I'll expand on Andrew's expansion: the writing break-down of the 864 questions in the 2012 DI ICT set was as follows:Birdofredum Sawin wrote:Seth noted in another thread that "the distribution of questions per writer had a mode of 1 and median of 3 (or maybe 2)." To expand on this observation: The D1 ICT set contained a total of 864 questions. Of those, 310 were written by Seth, while 191 were written by me. (Note that these figures do not include questions that were nominally "by" other writers, but that Seth or I radically rewrote for inclusion in the set.) After that, the next most productive writer (NAQT member Peter Freeman) produced 41 questions. After that, as Seth indicated, the number of questions-produced-per-writer drops off drastically.
lingering questions from people who appear to have retired from writing: 34
questions from circuit people who have not historically kicked in bunches of ICT questions: 91
questions from NAQT people other than myself and Andrew: 238
questions by me and Andrew: 501
These categories are a bit nebulous and overlap somewhat, but shuffling things around a bit won't change the basic picture. I'll also note that I think approximately 20 of the "circuit people" questions were written by people who may well play DI ICT next year.
The corresponding numbers for 2012 DI SCT:
lingering questions from people who appear to have retired from writing: 53
questions from circuit people who have not historically kicked in bunches of ICT questions: 148
questions from NAQT people other than myself and Andrew: 404
questions by me and Andrew: 163 (Andrew had the largest contribution at 106; I came in third with 57, with R. edging past me at 58 questions)
Another way of viewing these numbers: the circuit contributed approximately 2 packets' worth of questions to the 2012 DI ICT (out of 18 packets), and approximately 3 packets' worth to the 2012 DI SCT (out of 16 packets). Compare that with ACF--even ACF Nationals 2011, which featured 10 editor packets, was more than 50% circuit-written (at least in name, I don't know how many questions in the submitted packets were replaced wholesale by editor-written questions), and ACF Regionals 2012 had no pure editor packets.
Obviously the extent to which the circuit as a whole can contribute to SCT or ICT is severely hampered by the fact that they are non-packet-submission events, but I have to think we can do better than this. I also think the set production models embodied by the last few SCTs/ICTs is not sustainable in the long run--I think SCT 2012 came closer to a reasonable production template than the others, but I think there needs to be even more circuit involvement than there was there. I've heard from a few people who won't be competing next year and want to chip in more. That will be a great help, and hopefully more such people will step up. I'd also like to see more contributions to the SCT set from players in clubs that are hosting SCT (so they'll wind up staffing rather than playing), and more contributions to the ICT from players who aren't going to attend ICT (because of not having a bid, or not having time/money/whatever). I'd also like to see a repeat of the set-up from SCT 2012, where an eligible player helped write and edit the set in exchange for an autobid; unfortunately, I think the timing of the arrangement and Andrew Hart's other commitments precluded him from writing lots of questions for the SCT set (and he absolutely did the right thing in prioritizing set editing over question writing), but hopefully we can get something similar set up for SCT 2013: bring in one or more eligible players who have time to handle the set editing, and ideally also get them kick in a bunch of questions to reduce the load on NAQT writers who are eligible to write for ICT 2013. Finally, players competing at DII ICT can write DI ICT questions for use that same year (and vice versa for DI ICT players writing DII questions), and it would be great to see more of this*.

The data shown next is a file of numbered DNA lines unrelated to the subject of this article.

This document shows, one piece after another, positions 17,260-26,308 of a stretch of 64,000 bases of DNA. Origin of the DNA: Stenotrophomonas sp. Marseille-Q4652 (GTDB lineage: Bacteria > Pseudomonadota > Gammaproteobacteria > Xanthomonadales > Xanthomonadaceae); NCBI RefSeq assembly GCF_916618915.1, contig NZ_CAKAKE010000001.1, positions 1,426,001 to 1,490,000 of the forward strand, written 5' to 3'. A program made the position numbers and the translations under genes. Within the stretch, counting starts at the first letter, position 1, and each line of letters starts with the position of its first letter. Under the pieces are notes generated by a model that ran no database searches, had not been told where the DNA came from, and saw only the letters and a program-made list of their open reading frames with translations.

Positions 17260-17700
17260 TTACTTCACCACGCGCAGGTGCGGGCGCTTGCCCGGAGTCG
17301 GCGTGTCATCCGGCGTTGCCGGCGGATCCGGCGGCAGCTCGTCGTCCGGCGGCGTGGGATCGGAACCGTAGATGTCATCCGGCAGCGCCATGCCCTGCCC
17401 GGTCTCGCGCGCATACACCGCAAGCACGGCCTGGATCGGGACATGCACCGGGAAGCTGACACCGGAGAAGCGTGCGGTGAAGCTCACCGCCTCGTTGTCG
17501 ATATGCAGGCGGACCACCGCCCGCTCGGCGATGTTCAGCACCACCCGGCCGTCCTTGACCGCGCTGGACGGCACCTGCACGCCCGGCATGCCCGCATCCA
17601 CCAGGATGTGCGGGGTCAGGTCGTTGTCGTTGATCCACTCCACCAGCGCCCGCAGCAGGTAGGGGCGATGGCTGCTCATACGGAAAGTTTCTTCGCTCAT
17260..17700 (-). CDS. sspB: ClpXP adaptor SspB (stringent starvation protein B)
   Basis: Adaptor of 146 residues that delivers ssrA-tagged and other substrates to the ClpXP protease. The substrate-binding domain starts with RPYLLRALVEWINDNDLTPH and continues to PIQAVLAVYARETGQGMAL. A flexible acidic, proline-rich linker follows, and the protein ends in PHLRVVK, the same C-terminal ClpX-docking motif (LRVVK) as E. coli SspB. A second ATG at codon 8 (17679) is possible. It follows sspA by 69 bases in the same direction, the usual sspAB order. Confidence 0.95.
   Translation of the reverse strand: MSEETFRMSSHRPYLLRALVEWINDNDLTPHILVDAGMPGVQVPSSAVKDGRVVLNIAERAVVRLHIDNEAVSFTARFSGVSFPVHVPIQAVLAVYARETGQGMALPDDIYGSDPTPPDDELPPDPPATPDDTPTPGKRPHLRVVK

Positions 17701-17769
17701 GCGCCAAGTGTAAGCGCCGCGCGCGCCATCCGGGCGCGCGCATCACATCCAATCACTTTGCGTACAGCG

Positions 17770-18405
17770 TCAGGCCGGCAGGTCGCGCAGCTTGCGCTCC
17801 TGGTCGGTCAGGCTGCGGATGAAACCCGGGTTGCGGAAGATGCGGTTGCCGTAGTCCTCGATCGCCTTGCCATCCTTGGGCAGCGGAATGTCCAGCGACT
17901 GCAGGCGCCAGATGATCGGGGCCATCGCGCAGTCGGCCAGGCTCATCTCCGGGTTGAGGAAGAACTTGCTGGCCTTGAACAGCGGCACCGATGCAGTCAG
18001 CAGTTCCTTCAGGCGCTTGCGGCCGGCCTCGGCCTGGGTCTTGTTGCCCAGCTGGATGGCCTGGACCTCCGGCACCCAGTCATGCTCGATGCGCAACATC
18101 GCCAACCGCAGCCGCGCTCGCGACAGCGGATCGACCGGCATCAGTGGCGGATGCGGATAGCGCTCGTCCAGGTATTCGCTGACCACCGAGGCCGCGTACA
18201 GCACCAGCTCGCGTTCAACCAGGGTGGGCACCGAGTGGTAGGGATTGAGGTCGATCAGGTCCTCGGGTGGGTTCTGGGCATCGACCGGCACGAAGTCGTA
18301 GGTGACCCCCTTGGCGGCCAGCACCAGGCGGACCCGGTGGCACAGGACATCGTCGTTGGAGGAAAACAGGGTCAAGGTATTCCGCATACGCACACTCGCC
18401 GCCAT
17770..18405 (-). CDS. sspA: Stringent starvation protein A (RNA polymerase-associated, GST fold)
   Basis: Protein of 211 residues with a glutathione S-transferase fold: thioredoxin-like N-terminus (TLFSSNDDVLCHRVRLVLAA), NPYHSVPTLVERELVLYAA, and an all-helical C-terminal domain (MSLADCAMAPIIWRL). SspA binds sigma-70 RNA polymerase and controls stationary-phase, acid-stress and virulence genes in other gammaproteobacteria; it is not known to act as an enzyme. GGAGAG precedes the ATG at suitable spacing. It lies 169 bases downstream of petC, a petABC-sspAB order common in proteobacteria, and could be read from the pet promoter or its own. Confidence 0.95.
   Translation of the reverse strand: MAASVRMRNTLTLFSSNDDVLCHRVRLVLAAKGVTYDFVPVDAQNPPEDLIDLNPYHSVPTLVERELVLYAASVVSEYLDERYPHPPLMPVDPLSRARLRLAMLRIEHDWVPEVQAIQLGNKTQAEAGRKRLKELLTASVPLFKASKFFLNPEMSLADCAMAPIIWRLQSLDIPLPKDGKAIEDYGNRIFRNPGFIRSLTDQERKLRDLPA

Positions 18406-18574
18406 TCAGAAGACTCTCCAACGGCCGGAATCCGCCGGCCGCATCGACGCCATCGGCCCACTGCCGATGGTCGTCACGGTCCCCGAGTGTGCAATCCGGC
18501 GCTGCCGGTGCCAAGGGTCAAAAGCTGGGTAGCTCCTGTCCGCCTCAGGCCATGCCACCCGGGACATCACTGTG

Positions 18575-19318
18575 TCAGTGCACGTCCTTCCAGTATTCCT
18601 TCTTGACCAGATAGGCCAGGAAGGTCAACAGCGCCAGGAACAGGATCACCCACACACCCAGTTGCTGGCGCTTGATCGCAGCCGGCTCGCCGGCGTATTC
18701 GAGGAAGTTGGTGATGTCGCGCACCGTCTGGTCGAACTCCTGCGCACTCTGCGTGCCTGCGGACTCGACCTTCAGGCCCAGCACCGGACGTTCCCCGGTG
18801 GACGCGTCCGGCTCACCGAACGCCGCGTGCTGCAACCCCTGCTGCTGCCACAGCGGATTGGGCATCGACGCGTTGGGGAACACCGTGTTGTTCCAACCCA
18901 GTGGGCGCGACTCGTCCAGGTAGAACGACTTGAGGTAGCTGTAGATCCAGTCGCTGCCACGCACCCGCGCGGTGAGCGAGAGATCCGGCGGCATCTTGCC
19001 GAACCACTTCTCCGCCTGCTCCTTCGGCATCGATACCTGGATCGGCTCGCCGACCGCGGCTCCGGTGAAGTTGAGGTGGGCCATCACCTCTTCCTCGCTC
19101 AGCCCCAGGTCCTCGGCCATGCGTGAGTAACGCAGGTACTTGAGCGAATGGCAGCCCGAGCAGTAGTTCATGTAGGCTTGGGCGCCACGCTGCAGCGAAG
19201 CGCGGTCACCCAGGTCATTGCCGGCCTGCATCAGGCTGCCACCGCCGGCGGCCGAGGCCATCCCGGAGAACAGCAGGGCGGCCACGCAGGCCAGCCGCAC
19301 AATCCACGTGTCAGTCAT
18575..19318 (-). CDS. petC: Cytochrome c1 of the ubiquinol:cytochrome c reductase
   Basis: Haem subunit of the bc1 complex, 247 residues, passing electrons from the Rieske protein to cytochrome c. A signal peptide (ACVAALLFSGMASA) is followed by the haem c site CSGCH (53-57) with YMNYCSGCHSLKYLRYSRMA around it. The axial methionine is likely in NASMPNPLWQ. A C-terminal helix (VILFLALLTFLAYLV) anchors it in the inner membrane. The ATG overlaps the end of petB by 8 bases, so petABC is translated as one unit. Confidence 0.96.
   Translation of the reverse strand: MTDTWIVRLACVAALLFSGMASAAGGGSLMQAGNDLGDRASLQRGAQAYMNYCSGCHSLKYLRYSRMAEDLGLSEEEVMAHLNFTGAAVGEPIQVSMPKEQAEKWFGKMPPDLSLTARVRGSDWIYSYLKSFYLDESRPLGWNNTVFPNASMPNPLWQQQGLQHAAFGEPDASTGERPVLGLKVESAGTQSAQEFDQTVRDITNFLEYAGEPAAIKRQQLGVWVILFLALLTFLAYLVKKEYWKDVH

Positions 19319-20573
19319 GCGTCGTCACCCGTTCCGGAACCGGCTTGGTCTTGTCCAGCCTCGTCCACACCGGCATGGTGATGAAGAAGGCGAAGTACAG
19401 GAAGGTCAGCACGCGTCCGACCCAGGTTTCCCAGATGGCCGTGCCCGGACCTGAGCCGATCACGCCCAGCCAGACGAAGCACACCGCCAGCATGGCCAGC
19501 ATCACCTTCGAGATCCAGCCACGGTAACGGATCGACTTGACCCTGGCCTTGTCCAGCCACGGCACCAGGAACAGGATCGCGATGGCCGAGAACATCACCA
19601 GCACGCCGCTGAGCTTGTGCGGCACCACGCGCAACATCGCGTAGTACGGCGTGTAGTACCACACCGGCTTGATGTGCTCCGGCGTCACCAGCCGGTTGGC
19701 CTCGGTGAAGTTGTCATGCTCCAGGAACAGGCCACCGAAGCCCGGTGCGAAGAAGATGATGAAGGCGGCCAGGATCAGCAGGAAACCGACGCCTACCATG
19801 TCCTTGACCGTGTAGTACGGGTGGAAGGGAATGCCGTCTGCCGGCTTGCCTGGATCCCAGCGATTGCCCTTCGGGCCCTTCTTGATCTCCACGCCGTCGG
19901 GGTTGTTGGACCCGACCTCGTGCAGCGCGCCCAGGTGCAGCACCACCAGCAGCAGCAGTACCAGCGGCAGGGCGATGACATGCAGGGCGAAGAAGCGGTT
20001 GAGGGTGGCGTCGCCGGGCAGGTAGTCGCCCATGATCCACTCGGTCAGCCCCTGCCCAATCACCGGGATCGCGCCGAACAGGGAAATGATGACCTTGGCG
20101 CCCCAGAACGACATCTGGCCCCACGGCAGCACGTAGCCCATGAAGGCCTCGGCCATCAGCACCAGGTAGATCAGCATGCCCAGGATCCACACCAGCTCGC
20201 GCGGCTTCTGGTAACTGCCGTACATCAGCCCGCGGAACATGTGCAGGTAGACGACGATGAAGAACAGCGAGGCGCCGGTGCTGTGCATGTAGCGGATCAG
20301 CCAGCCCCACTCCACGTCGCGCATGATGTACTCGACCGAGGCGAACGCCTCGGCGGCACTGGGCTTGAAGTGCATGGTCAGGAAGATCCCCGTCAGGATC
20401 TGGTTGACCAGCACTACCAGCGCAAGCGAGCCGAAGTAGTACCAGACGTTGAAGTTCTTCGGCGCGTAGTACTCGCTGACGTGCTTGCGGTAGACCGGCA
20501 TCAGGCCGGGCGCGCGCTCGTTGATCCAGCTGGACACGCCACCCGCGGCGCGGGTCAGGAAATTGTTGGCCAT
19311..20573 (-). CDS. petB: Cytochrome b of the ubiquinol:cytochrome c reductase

* Note that this is not true for SCT; I apologize to anyone I misinformed on this point before I learned a couple months ago about the "no cross-division question writing for SCT" policy.
If anyone has questions or comments about this--especially, suggestions on how to get more contributions from circuit people to SCT and ICT set production--I'd be very interested to hear them.